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Nike Exiting Golf Club Business, to Focus on Footwear, Apparel

August 03, 2016

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Nike, the most valuable sports brand in the world, is stepping out of the golf equipment business.

A company press release indicated that Nike “will transition out of equipment—including clubs, balls and bags” to focus on footwear and apparel.

“We’re committed to being the undisputed leader in golf footwear and apparel,” said Trevor Edwards, president of Nike Brand in a company press release. Sources said layoffs were announced this afternoon. Several calls to Nike officials this afternoon were not returned, and the status of Nike's club design headquarters in Fort Worth, Texas, called The Oven, was unknown.

Nike, which reported flat to down annual sales in its overall golf business the last two years at just north of $700 million in annual sales (which includes shoes and apparel), has been in the golf business since 1984, but only introduced its first clubs after bringing in Tom Stites and his independent club design team at Impact Golf in 2000. Its first efforts came in 2001 with the Nike Forged Blades irons and then they were followed in 2002 with Pro Combo irons, which uniquely combined three different kinds of irons within the same set. Its sales in 2013 and 2014 were nearly $800 million.

Today's announcement comes just a few days after the company's 2016 line of clubs was extraordinarily reduced in price. That included $400 Vapor Fly drivers reduced to $150 and $250 Vapor Fly fairway woods to $100.

The company has struggled to become a leading player in the equipment business, with market shares in woods and irons that were routinely one-tenth those of leaders Callaway and TaylorMade.

The company was known for non-traditional equipment designs over the years, including the cavity back Slingshot irons, square drivers named Sumo that reached the USGA’s limit for moment of inertia and golf balls called Mojo that were marketed in a psychedelic box. The company had groundbreaking equipment technologies, including sole channels and cavities in its metalwoods, shorter-shafted but larger headed hybrids that were like mini-fairway woods and golf balls that utilized a lightweight, ultra-resilient polymer resin material in their cores called RZN while the majority of the industry’s golf balls feature cores made exclusively of polybutadiene rubber.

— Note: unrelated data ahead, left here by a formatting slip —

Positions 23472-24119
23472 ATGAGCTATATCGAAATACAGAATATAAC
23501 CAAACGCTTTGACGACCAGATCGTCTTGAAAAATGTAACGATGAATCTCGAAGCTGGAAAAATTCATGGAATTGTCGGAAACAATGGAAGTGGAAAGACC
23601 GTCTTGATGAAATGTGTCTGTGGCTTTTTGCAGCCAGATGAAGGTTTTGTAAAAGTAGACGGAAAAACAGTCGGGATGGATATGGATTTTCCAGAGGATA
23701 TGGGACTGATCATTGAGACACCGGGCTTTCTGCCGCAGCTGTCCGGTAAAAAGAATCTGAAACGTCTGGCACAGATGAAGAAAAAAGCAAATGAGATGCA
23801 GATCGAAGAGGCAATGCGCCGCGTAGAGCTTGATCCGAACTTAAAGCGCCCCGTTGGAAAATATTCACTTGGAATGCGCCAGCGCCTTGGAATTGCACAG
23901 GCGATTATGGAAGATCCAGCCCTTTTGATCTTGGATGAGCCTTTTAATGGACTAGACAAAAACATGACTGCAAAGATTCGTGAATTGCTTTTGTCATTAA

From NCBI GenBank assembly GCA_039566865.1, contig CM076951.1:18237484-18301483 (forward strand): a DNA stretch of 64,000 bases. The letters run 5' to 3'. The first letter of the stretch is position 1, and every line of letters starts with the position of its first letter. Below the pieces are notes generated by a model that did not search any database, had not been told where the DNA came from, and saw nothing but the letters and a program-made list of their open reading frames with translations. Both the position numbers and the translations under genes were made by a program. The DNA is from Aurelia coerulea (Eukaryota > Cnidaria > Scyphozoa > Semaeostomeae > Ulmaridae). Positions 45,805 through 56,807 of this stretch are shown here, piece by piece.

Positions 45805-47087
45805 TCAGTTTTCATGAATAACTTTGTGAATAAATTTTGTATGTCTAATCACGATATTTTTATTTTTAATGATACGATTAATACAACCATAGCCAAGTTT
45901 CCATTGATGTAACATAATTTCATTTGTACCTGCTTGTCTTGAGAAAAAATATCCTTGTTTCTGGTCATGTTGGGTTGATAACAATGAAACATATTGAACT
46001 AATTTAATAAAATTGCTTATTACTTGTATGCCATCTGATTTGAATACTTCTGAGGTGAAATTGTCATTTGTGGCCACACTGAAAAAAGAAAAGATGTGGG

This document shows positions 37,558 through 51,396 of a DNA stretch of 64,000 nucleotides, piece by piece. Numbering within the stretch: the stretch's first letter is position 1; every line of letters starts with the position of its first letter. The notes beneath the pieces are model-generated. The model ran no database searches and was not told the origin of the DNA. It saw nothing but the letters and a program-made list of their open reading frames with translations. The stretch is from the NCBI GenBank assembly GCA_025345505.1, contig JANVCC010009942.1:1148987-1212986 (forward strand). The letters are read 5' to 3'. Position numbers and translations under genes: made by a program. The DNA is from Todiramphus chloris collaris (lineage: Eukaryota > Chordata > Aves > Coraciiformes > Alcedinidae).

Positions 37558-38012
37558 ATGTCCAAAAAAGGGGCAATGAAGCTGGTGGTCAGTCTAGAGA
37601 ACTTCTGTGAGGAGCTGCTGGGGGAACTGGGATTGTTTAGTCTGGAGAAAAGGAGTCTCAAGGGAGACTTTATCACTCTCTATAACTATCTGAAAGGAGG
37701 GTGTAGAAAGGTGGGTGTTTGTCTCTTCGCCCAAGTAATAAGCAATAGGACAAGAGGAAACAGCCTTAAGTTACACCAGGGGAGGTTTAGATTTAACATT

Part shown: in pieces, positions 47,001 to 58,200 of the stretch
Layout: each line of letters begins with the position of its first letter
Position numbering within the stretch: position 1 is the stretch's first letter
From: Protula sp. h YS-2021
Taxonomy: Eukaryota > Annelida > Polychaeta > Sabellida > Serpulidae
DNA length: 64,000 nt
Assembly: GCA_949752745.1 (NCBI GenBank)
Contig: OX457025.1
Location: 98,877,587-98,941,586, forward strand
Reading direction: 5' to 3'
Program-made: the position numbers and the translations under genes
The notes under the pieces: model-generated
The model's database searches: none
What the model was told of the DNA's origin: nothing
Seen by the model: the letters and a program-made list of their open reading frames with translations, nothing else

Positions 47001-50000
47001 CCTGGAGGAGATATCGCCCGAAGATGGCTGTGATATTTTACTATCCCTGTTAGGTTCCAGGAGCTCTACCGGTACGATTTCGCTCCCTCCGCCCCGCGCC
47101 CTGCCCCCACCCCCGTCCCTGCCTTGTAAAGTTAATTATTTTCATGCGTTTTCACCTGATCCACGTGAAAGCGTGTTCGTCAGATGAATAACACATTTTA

Said one current Nike staff player, "I really love their equipment, but I'll tell you this: In all the pro-ams I've played, I've never once seen one of my partners using a Nike club."

There is no indication what will happen to Nike’s present tour staff, which in addition to Tiger Woods includes world No. 4 Rory McIlroy and 14 new players signed this year. That roster includes big hitting burgeoning stars Brooks Koepka and Tony Finau.

Playing this week at the Travelers Championship, Finau was one of several Nike players who got the news late Wednesday afternoon.

“I just heard in the last hour so it’s still a little bit of a shock, to say the least,” said Finau, who signed with Nike in January. “I love the equipment I’m playing now, and it’s a real process to get through to make a change like that. I don’t know exactly what it’s going to mean for contracts, but it’s pretty likely that this time next year I won’t be playing Nike clubs.”

But Finau said he understands the way the industry works. “I totally understand it from their perspective,” he said. “They’re killing it in apparel. They’re killing it in footwear. It’s just business.”

In the meantime, Finau isn’t planning on making any equipment changes for the immediate future, and likely nothing until the start of the 2016-17 PGA Tour season or even later. He’s got the FedEx Cup race and he even still plans to make a late run at earning a spot on the U.S. Ryder Cup team, starting this week.

“I just have to put all this in my rearview mirror,” he said. “I can’t worry too much about it. Just go play. I’ll definitely be playing Nike this week.”

Still, the company’s announcement today indicated that it planned to expand its roster, reading in part that “it will accelerate innovation in its golf footwear and apparel business and will partner with more of the world’s best golfers.”

It’s just that in the future it seems none of them will be using Nike golf clubs and balls.